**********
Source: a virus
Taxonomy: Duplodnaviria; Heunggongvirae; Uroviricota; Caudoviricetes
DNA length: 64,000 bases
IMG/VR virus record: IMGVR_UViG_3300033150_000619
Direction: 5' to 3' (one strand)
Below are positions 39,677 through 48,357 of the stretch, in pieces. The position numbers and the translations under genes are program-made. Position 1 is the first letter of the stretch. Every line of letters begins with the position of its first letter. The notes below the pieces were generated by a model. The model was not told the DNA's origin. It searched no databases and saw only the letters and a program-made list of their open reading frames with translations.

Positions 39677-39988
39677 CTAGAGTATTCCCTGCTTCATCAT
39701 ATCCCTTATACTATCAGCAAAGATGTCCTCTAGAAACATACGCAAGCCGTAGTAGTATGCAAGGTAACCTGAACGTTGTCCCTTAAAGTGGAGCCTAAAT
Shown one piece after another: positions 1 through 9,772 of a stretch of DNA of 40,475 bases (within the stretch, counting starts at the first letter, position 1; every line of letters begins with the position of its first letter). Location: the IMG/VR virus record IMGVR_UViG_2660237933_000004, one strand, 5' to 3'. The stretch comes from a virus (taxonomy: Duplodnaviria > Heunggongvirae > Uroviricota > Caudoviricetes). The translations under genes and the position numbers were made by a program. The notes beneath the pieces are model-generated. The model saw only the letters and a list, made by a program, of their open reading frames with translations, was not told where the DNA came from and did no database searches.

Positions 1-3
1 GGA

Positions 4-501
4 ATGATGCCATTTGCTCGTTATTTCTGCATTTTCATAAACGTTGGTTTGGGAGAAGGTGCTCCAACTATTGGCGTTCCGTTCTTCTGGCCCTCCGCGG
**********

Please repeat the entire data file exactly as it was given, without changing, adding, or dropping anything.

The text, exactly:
Source: a virus
Taxonomy: Duplodnaviria; Heunggongvirae; Uroviricota; Caudoviricetes
DNA length: 64,000 bases
IMG/VR virus record: IMGVR_UViG_3300033150_000619
Direction: 5' to 3' (one strand)
Below are positions 39,677 through 48,357 of the stretch, in pieces. The position numbers and the translations under genes are program-made. Position 1 is the first letter of the stretch. Every line of letters begins with the position of its first letter. The notes below the pieces were generated by a model. The model was not told the DNA's origin. It searched no databases and saw only the letters and a program-made list of their open reading frames with translations.

Positions 39677-39988
39677 CTAGAGTATTCCCTGCTTCATCAT
39701 ATCCCTTATACTATCAGCAAAGATGTCCTCTAGAAACATACGCAAGCCGTAGTAGTATGCAAGGTAACCTGAACGTTGTCCCTTAAAGTGGAGCCTAAAT
Shown one piece after another: positions 1 through 9,772 of a stretch of DNA of 40,475 bases (within the stretch, counting starts at the first letter, position 1; every line of letters begins with the position of its first letter). Location: the IMG/VR virus record IMGVR_UViG_2660237933_000004, one strand, 5' to 3'. The stretch comes from a virus (taxonomy: Duplodnaviria > Heunggongvirae > Uroviricota > Caudoviricetes). The translations under genes and the position numbers were made by a program. The notes beneath the pieces are model-generated. The model saw only the letters and a list, made by a program, of their open reading frames with translations, was not told where the DNA came from and did no database searches.

Positions 1-3
1 GGA

Positions 4-501
4 ATGATGCCATTTGCTCGTTATTTCTGCATTTTCATAAACGTTGGTTTGGGAGAAGGTGCTCCAACTATTGGCGTTCCGTTCTTCTGGCCCTCCGCGG